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What Can I Do to Get Out of Being a Cosigner on a Private Student Loan

By on July 24, 2015

Question:

Dear Steve,

I co-signed a private student loan in 2005 for my ex-wife (she was not my ex-spouse in 2005). The amount was $10k. Current balance is ~$6,400 and is in deferment (1-2 months left on that). She agreed to pay it post-divorce but fails to do so unless her arm is twisted enough (usually when it becomes 120+ days past due).

A. What can I do (if anything) to get out of this arrangement?

B. Assuming it is difficult or impossible to get out of this arrangement, what can I do to enforce her commitment to pay (separate from creditor)?

C. Are there different consequences for failing to repay student loan debt if the student loan is private vs. government? Can wages be garnished without going to court on private loans?

John

Answer:

Dear John,

Hopefully you’ve now learned to never cosign ever again. I’m just looking for some silver lining in this mess. No sense wasting a perfectly good mistake, I always say.

When you co-sign you agree to be 100 percent liable for repayment. That is a contractual agreement between you and the lender.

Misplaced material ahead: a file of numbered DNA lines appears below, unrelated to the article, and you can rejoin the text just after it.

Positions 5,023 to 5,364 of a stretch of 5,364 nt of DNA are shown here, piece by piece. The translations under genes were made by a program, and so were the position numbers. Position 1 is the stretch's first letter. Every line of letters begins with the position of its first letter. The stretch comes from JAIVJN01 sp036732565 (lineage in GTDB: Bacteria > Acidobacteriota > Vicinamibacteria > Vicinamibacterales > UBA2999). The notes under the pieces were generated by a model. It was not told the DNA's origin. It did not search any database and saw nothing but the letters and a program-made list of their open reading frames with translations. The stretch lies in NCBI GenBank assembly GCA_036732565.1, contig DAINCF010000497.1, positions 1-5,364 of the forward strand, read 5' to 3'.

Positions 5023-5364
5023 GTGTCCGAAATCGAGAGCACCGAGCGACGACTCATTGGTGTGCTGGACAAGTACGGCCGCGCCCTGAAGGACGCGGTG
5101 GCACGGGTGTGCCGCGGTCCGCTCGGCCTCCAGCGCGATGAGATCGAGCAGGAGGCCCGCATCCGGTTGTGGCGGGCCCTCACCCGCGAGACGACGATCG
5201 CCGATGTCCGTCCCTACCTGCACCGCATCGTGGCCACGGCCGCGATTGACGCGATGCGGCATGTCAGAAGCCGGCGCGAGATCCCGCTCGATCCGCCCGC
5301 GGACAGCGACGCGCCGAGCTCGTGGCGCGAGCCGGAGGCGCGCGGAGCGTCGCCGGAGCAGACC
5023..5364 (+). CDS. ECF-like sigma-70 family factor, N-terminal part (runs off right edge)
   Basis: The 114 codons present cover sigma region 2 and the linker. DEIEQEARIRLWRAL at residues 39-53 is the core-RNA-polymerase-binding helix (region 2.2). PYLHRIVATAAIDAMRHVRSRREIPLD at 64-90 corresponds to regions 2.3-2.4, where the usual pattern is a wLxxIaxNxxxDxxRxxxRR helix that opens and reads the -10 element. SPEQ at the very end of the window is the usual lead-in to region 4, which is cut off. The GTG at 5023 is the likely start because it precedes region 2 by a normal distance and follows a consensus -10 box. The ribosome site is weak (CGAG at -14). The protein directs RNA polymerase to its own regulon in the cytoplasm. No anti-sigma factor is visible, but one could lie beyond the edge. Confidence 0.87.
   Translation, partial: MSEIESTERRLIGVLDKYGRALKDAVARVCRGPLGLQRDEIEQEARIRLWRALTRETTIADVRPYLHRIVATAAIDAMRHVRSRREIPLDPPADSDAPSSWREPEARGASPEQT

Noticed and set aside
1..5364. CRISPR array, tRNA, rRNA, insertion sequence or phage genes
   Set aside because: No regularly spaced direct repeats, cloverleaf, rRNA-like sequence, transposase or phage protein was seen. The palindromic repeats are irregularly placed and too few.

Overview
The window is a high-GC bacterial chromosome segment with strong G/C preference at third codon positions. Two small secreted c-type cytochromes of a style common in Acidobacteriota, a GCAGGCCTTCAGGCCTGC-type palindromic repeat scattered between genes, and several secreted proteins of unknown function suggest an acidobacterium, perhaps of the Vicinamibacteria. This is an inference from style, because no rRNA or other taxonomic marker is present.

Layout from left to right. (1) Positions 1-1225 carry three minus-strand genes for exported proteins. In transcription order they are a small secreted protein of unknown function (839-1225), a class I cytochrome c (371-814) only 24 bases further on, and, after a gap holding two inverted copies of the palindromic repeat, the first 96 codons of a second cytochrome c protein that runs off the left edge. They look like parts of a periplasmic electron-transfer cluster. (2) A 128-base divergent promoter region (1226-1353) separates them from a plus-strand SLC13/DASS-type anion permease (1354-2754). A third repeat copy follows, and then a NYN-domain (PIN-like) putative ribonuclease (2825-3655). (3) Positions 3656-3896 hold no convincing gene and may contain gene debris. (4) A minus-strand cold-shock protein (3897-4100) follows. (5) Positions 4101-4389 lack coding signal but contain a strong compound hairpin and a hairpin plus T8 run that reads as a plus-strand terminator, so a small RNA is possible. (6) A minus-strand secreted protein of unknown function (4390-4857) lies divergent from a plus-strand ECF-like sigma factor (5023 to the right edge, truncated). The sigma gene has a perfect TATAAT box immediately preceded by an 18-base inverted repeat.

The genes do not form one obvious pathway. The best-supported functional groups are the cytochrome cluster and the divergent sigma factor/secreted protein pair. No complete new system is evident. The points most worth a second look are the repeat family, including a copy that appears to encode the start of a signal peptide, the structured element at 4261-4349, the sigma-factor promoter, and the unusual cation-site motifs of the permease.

A divorce agreement is an understanding between you and your ex-spouse how things will be handled and does not alter legal contracts from before the divorce.

So even though she agreed to pay, you are still on the hook as a cosigner. And based on her payment history it is unlikely the lender is going to let you go.

The Consumer Financial Protection Bureau has looked at the reality of private lenders letting go of cosigners. And they confirmed, lenders say they will do this, but don’t do it about 90 percent of the time.

You certainly have a legal right to enforce the terms of your divorce agreement but you will have to pay an attorney who is licensed in your state to go back into court and try to enforce this. Good luck with that approach.

READ  I Added My Husband as a Cosigner on My Truck Loan to Improve His Credit But Now I Can't Make My Payments. - JS

The private lender does not have the right to administratively garnish your wages. So you can rest easy about that. However, they could sue you and go for a judgment and garnishment and the negative payment history is probably dragging down your credit score.

You are left with four logical solutions:

  1. Do nothing and cross your fingers things improve on her payment history. Deferment though just inflates the balance so you are walking backwards when payments are not made or delayed.
  2. Take her back to court and try to enforce the divorce agreement. You’ll have to invest money in that approach.
  3. Payoff the loan and be done with it. It will also let your credit rebound quickly.
  4. Work cooperatively with your ex-wife to default on the loan and attempt to settle or fight the loan. See Top 10 Reasons You Should Stop Paying Your Unaffordable Private Student Loan.

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About Steve Rhode

Steve Rhode is the Get Out of Debt Guy and has been helping good people with bad debt problems since 1994. You can learn more about Steve, here.

One Comment

  1. Steve Rhode

    July 24, 2015 at 1:04 pm

    John, I just answered your question.

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